Like most people, when I first watched Bandersnatch I was confused, mildly uncomfortable, and vastly unsatisfied. With a runtime that varies from 40 to 240 minutes, over a trillion combinations of different possible choices, and five “real” endings, each experience of this episode is likely to be unique. It took me over two hours before I finally grew bored of some of the frustrating time-loops, and finally realized I had already reached three of those endings. Like everything with Black Mirror, however, and especially Bandersnatch, it is only once you reach the end that you can appreciate the bigger picture. For a CYOA, this statement seems like a contradiction, because the selling-point for this genre is that the fun is in the process, rather than the conclusion. In some ways this is true. The choices in Bandersnatch, the character you control, and the impact of his (your) actions on those around him all are important, not because they are building towards a satisfying and mind-boggling conclusion, (they aren’t), but because they are able to communicate something about the meaning of entertainment, the purpose or futility of our decisions. There are, however, many times throughout the show that a character will drop in a sometimes clumsily written piece of dialogue about free will or future timelines or mind-control conspiracies. At worst, these meta moments are somewhat irritating disruptions in one’s immersion, and at best, they are fascinating pieces of narrative structure that make the audience question the very nature of the pixels that they are watching flit across their television.
For me, this episode only became interesting when I opened my laptop to look up what others thought. The narrative was honestly too bizarre and the protagonist too unlikeable for me to ever become appropriately invested, and sometimes these issues even interfered with my decision-making process. When the choice between smashing up or pouring tea over your hard drive results in the exact same scenario, and forces you to watch the same tedious flashback in order to make the appropriate set of decisions where you don’t destroy your coding, (especially if you don’t necessarily care if Stefan’s game is a success or not), it can take away from the overall experience. However, there are many who will serenade Bandersnatch as an adrenaline-fueled form of interactive television where it is the participation and the process that make it worthwhile and significant in the world of entertainment.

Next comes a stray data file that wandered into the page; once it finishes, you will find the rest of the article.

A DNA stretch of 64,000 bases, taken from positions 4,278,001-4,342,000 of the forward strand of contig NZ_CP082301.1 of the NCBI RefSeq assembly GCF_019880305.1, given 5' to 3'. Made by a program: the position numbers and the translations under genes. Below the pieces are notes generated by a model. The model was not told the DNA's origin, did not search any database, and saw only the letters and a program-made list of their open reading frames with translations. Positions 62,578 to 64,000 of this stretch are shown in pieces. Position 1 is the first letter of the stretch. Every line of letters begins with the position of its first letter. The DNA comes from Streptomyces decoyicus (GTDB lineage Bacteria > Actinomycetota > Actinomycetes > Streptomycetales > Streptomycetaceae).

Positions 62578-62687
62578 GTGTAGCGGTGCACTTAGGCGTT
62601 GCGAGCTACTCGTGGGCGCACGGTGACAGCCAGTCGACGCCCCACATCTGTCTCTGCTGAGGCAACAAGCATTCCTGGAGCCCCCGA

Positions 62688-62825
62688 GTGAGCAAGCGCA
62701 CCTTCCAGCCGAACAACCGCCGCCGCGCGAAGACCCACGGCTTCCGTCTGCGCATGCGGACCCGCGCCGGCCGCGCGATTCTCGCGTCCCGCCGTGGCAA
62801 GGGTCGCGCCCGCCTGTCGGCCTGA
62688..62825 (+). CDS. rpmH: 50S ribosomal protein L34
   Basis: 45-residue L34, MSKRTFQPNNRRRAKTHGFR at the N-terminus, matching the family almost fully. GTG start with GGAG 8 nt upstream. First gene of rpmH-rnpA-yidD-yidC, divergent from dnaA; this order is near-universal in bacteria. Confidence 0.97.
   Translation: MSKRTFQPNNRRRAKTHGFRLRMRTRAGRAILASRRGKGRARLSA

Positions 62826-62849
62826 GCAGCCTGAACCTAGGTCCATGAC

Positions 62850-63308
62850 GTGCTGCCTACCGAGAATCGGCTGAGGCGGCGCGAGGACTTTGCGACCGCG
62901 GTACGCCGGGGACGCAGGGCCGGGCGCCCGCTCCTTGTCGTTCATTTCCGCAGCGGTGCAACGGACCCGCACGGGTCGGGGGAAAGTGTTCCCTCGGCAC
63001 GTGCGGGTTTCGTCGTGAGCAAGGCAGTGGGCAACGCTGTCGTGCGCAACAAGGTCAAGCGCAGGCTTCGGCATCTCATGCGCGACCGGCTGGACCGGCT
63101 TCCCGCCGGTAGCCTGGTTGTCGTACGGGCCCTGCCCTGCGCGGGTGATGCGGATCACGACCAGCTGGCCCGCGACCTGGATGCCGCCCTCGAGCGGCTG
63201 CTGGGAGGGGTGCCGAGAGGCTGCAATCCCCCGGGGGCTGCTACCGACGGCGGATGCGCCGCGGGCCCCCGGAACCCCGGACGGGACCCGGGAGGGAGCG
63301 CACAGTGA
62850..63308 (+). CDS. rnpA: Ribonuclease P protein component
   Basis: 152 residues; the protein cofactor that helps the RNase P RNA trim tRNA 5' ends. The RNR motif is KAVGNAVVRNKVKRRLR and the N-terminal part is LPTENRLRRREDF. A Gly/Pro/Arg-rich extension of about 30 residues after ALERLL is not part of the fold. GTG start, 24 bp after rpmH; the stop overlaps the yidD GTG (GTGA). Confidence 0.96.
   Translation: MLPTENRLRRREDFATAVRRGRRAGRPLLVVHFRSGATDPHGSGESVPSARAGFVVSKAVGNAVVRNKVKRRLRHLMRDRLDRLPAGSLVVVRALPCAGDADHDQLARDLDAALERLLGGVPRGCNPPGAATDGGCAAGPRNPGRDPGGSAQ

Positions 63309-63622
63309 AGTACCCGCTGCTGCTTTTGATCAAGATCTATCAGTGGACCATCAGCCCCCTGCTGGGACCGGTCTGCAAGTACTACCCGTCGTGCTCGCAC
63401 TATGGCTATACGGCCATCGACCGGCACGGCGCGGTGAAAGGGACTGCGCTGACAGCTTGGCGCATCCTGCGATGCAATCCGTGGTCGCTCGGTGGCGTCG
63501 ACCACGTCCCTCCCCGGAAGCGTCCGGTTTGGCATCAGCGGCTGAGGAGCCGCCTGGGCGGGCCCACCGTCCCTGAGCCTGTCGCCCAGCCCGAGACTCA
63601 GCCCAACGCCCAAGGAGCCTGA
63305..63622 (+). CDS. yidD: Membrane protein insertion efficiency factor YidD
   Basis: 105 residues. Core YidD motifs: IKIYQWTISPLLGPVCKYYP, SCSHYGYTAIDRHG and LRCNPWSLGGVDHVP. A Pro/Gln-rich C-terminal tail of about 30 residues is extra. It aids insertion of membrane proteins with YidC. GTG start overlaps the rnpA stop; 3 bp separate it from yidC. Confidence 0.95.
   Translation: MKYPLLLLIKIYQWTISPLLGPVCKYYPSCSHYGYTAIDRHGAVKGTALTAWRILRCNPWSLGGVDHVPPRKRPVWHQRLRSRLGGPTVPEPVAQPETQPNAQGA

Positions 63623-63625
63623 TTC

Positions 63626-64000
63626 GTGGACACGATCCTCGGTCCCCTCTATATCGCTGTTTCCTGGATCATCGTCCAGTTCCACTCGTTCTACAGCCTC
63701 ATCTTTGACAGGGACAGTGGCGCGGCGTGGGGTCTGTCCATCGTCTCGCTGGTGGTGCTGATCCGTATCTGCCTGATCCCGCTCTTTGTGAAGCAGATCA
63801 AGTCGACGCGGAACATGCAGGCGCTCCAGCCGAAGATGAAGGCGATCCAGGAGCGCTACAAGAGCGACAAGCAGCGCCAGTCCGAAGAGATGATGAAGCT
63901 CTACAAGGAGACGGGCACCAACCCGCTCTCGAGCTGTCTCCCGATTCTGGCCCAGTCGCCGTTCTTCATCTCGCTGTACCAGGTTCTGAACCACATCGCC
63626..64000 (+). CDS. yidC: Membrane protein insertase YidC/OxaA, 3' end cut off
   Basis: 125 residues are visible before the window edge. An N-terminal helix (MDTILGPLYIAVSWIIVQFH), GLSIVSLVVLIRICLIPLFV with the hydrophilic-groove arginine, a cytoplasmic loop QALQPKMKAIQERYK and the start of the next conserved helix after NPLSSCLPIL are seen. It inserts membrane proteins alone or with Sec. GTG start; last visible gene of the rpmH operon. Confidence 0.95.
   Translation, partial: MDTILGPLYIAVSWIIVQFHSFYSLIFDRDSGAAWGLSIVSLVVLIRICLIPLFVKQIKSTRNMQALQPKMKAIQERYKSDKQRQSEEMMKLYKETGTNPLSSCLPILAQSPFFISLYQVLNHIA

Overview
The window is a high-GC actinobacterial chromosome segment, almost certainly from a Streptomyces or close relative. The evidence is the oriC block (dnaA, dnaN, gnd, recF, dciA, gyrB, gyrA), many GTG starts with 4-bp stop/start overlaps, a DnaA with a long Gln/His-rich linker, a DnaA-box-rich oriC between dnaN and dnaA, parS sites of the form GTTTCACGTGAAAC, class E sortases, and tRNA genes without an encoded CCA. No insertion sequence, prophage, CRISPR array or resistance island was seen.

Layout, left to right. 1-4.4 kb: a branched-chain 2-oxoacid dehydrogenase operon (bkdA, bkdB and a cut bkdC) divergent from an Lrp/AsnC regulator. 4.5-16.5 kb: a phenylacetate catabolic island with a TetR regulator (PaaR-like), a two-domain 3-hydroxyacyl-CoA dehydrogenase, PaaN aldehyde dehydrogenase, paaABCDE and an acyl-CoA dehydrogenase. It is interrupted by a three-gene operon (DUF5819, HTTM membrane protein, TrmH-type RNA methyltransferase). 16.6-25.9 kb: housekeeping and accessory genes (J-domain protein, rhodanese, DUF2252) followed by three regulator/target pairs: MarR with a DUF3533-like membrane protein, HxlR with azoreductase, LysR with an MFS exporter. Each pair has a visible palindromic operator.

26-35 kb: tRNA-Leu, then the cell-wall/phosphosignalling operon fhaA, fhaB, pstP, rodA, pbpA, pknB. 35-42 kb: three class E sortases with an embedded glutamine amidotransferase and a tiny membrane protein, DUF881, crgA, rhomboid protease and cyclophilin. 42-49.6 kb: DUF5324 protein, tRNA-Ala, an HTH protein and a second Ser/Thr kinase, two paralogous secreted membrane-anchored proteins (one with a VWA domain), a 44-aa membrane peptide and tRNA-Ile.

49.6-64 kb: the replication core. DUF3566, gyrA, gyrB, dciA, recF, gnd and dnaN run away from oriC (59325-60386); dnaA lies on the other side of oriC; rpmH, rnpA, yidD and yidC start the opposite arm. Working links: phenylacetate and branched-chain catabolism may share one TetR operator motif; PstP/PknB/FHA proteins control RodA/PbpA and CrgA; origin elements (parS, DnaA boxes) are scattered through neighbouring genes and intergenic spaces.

It is very possible that in 10 years we will look back at Bandersnatch as the beginning of a new era in media, in the same way that we look back at the demise of Blockbuster or commodification of the radio. With the rise of virtual reality technology, a combination of these two ideas could result in a form of entertainment vastly more immersive than ever before. Yet, if there is anything Black Mirror has taught us, it is to remain wary of developments like this. It is equally possible, however, that clumsy storytelling by an otherwise superb series, as well a mixed critical reception, may have killed this genre off altogether. In that case, it is only a matter of time before the next groundbreaking innovation emerges.
Bandersnatch makes you responsible for your own entertainment, and culpable for the disasters that emerge on-screen. In trying to escape reality, you end up instead embedded very deeply within an alternate one. Whether a negative or a positive experience, it is certainly one that has not been replicated anywhere else in the realm of television – yet. In teaching us about how we entertain ourselves now, it also paves the way for how we will entertain ourselves in the future. We can only hope that time and practice will result in more polished final products, but either way, Black Mirror both beckons us forwards and warns us against a new epoch in choice and multimedia.